In a compelling talk about his new book on Sunday, author Louis Grumet offered some surprising challenges to commonly held beliefs about the Kiryas Joel School District, created with the stroke of a pen 27 years ago by the New York state Legislature.
Grumet delivered his talk, sponsored by the Jewish Federation of Greater Orange County, before a rapt audience of about 60 people at Monroe Temple Beth-El - just a mile from the epicenter of his 10-year legal fight against a school district formed strictly to serve handicapped children from the Satmar Hasidic community.
In his book, “The Curious Case of Kiryas Joel: The Rise of a Village Theocracy and the Battle to Defend the Separation of Church and State,” co-written with journalist John Caher, Grumet details the constitutional tenet he fought for all the way to the U.S. Supreme Court.
The executive director of the New York State School Boards Association at the time and a former special assistant to then-Gov. Mario Cuomo, Grumet described the political maneuvering that created the district in “vampire” legislation, at 5 a.m. on the last day of session in 1989.
“Luigi,” Grumet recalls Cuomo saying to him before signing the bill, “These people don’t ask for much. Besides, who would sue?”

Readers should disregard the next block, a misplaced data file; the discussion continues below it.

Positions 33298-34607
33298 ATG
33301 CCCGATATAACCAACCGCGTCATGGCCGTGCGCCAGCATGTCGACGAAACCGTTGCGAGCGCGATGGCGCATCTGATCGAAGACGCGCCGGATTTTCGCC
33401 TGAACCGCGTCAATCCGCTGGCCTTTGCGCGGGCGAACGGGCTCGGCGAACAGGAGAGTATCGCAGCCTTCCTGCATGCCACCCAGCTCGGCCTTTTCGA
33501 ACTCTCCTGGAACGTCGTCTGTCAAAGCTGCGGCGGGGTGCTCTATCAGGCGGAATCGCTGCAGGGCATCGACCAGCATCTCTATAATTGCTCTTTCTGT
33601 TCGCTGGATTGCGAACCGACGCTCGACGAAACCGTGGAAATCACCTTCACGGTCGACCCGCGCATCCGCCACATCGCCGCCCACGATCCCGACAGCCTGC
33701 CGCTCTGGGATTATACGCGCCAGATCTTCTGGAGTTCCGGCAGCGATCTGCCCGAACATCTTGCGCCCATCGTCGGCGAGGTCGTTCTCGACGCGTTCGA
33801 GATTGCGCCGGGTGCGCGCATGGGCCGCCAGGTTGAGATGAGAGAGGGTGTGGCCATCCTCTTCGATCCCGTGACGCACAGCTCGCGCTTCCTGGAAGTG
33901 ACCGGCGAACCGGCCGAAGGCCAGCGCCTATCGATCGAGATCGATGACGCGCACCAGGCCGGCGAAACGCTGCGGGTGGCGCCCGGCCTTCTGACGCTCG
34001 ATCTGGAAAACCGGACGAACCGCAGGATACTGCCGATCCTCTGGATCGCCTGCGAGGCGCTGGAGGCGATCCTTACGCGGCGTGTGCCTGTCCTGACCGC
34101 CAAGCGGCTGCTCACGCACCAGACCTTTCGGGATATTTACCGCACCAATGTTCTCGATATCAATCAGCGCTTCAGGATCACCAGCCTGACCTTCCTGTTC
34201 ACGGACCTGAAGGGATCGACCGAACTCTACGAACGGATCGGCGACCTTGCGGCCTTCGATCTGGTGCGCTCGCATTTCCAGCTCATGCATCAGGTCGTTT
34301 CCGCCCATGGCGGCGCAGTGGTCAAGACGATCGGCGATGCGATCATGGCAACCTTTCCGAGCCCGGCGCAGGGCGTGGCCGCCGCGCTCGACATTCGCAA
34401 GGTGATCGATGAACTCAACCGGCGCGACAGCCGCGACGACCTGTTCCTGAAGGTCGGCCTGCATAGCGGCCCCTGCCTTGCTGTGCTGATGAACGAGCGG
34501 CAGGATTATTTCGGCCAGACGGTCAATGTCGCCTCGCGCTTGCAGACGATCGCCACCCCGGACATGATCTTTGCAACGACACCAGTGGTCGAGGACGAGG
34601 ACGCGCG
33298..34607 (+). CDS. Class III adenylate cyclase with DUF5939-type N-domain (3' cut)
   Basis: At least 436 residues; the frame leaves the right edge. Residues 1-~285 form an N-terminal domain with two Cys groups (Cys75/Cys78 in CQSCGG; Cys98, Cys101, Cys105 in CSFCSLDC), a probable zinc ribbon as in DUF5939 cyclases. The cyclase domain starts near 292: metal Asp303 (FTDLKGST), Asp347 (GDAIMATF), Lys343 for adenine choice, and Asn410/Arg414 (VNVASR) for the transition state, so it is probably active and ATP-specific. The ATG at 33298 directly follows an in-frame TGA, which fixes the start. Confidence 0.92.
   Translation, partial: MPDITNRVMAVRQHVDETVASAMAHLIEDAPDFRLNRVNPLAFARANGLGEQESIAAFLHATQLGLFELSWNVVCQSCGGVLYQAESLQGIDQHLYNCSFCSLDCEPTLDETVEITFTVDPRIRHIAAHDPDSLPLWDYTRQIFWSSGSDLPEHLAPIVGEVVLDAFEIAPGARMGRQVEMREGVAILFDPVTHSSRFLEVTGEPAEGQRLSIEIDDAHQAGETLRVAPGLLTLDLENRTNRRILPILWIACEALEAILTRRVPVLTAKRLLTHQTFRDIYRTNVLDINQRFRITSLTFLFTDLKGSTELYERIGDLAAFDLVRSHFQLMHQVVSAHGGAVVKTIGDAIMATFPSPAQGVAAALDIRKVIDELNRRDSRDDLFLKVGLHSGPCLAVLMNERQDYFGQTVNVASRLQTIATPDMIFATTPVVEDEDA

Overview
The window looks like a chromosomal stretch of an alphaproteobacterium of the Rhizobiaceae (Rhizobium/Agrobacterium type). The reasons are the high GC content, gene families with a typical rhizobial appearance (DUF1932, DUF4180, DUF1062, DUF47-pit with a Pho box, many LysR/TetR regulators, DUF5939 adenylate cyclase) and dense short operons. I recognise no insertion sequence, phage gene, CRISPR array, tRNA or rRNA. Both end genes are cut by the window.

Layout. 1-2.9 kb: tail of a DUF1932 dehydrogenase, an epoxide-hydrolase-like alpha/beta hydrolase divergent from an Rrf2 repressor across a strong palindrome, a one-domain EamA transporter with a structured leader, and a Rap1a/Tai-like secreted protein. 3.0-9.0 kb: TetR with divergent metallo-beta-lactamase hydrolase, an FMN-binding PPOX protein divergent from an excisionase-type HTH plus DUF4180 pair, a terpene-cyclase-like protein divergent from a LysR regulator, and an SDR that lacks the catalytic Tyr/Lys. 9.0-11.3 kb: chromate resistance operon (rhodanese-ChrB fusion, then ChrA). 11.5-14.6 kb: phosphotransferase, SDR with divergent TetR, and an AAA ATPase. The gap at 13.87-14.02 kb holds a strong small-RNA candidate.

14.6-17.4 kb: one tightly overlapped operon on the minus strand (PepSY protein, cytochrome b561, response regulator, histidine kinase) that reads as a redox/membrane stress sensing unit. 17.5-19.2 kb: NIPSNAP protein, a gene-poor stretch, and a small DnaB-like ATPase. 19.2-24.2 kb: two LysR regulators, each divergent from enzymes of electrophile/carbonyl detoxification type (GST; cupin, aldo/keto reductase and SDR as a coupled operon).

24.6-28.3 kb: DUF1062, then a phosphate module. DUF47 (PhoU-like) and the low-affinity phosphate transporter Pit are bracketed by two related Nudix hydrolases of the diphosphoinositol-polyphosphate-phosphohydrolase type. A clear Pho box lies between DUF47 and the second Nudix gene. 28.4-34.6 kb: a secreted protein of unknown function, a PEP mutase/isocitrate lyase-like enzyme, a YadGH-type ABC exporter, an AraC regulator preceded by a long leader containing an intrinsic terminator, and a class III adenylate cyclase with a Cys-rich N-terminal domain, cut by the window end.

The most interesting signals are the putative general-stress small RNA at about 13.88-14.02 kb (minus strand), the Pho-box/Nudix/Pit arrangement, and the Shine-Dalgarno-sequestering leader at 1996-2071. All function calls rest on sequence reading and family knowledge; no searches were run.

“‘I will, Governor,’” Grumet told his boss and friend.
Throughout repeated court losses in 11 separate legal challenges, lawmakers under Cuomo and the subsequent administration of Gov. George Pataki simply re-legislated the district back into existence.
Through it all, Grumet insists, he was not fighting against the Satmars, but the state’s unconstitutional laws.
In fact, he criticized the Monroe-Woodbury School District for its insensitive treatment of Hasidic children with disabilities, who were taken on field trips to McDonald’s, where the food isn't kosher, and made to perform in school Christmas plays.
“They had a real problem, in which the Monroe-Woodbury School District – an otherwise very good school district – did a terrible job,” Grumet said.
With just 13 disabled students, “(The Hasidim) weren’t asking for a district; they were asking for special services,” which could have been accomplished with a satellite school in the village. “… But once they got (the legislation), they realized what they were sitting on,” Grumet speculated.
“By getting ownership, they got to make all the decisions. Monroe-Woodbury was cut out of the decisions.
“It could have been very easily solved,” he said. Instead, the state created “a regional kosher BOCES” that catered to about 60 students, largely from East Ramapo in Rockland County, in its first year.
The Kiryas Joel School District now has 250 students from three counties and a $38 million budget.
Grumet dispelled the oft-repeated idea that Kiryas Joel achieves its political ends by having the largest bloc vote. Though the village represents only 6-7 percent of the total population of Orange County, he said, “The difference is, (the Satmar) are better citizens, because they all vote.
“The real villain here is not the Hasids,” Grumet said. “The real villain here is the State of New York.”